I wrote this for a magazine in 2008, shortly after Doris Mae passed away. She is still missed by a whole bunch of folks around my town.

Eastern Shore Road TripsThinking about Doris Mae these days, and the joint she used to run in downtown Cambridge, I find myself seeing scenes in my mind’s eye out of an imagined black-and-white Hollywood movie from the 1930s. It’s about a pretty little spitfire of a small-town gal with a big ol’ heart and a smile as broad and bright as the sea on a sun-dappled day. This gal is bound to get the guy in the end, because she’s the real deal, a mix of working-class grit and girl-next-door charm.

There’s something completely ridiculous about this. You see, I barely knew Doris Mae. Most of what I know about her life story—that she married at 17 and had four kids, four grandkids, and two great grandkids by the time of her recent 60th wedding anniversary—I learned while reading her obituary.

In the real world, the exchanges I had with Doris Mae amounted to idle small talk, nothing more. The obit says she died at the age of 78, so she was 74 when my wife, Jill, and I moved to Cambridge and met her for the first time. And yet there she is in my mind’s eye, a spry and fast-talking young waitress working tables at Two Mile House and Willey’s, a couple of local restaurants that were long-gone by the time I came here.

It was in 1979 that Doris Mae struck out on her own, opening a restaurant at the corner of Gay, Race, and Poplar streets. She served breakfast and lunch six days a week for 29 years, which means she fell 21 years short of the goal I heard her set for herself one morning while she was working the grill.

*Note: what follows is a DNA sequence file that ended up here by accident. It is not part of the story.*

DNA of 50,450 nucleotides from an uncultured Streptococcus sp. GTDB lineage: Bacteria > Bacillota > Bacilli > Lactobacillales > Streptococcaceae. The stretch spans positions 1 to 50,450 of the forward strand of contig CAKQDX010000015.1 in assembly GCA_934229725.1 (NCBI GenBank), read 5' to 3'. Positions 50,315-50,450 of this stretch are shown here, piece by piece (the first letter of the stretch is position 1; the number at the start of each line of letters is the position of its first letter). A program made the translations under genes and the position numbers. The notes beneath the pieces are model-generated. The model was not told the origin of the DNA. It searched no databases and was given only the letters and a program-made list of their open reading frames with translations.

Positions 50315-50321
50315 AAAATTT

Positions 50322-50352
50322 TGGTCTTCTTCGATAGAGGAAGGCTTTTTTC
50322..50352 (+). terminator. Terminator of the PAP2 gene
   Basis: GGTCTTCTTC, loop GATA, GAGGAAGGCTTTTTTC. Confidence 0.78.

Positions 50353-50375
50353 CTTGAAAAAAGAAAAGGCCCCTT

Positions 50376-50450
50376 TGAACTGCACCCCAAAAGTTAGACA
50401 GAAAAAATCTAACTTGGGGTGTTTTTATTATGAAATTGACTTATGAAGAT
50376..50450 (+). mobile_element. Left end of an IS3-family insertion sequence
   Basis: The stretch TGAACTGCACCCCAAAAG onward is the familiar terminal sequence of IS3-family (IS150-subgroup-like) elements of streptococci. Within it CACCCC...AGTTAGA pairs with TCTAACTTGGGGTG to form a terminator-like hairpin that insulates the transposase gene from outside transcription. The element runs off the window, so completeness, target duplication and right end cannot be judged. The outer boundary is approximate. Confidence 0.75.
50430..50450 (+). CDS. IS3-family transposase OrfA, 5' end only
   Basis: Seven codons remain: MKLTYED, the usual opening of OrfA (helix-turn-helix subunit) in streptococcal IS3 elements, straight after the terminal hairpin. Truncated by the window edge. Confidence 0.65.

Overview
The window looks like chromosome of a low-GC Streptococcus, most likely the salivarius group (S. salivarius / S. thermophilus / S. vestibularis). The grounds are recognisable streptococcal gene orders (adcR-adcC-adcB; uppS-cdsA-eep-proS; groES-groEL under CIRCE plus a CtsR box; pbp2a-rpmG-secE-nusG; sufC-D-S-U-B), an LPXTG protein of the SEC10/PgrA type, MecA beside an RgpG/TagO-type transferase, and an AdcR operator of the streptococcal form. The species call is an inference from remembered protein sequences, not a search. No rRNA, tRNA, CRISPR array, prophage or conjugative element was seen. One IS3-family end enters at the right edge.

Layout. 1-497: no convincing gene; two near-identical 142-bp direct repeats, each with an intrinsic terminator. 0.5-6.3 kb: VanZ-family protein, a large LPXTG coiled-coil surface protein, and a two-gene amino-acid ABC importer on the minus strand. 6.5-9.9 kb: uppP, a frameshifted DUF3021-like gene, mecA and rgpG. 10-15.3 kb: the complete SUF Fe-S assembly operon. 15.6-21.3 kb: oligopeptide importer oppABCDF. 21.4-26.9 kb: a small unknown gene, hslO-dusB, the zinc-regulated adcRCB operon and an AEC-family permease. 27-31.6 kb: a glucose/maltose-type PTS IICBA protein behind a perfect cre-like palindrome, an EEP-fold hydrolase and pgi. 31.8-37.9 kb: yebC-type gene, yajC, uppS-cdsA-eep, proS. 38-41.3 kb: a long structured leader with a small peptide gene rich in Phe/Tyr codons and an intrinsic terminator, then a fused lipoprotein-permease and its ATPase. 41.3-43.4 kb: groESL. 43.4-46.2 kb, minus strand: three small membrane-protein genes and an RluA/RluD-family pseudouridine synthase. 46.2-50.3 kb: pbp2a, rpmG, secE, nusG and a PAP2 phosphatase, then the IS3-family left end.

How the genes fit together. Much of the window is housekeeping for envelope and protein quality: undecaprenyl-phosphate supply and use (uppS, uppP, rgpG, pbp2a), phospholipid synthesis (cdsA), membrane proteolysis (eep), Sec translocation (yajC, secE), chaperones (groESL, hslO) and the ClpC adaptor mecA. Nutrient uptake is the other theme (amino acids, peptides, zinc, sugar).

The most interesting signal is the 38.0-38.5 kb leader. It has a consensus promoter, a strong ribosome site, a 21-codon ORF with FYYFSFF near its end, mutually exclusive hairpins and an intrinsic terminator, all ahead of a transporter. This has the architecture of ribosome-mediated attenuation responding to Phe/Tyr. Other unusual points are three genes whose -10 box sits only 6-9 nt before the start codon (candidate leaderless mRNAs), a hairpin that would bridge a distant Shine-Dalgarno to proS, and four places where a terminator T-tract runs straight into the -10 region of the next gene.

“I want to be here when I’m 99,” she announced, a mischievous twinkle in her eyes. “But I might retire after that. A hundred, that feels about right to me.”

Doris Mae’s place isn’t much to look at. Tiny stick-on letters in the window spell out her name in stark black type. A rattling old air-conditioner—it’s about the size of Utah—hangs over the doorway. On more than one occasion, I’ve had tourists approach me on the street outside with nervous looks on their faces and a whispered question on their lips: “What’s with this place? Is it all right to go in there?”

sec3_counterWe didn’t have any such trepidation when we moved here from the Western Shore. That’s because our friends John and Anne, who’d made the same move themselves a few years before us, talked about Doris Mae’s in hushed and reverent tones, as if this little downtown diner ranked as nothing less than a slice of sheer heaven miraculously dropped down into the heart of our downtown.

The food at Doris Mae’s was good; the atmosphere was out of this world. Credit for that goes to Doris Mae herself, of course. Physically, she was a tiny little thing, but she carried herself in a way that communicated great reserves of strength and joy. She had that broad, bright smile and a big voice, both raspy and cheerful. In busy stretches, she’d work the grill like a dancer, pivoting and flipping and reaching and dipping without missing a beat in the banter between regulars on nearby barstools.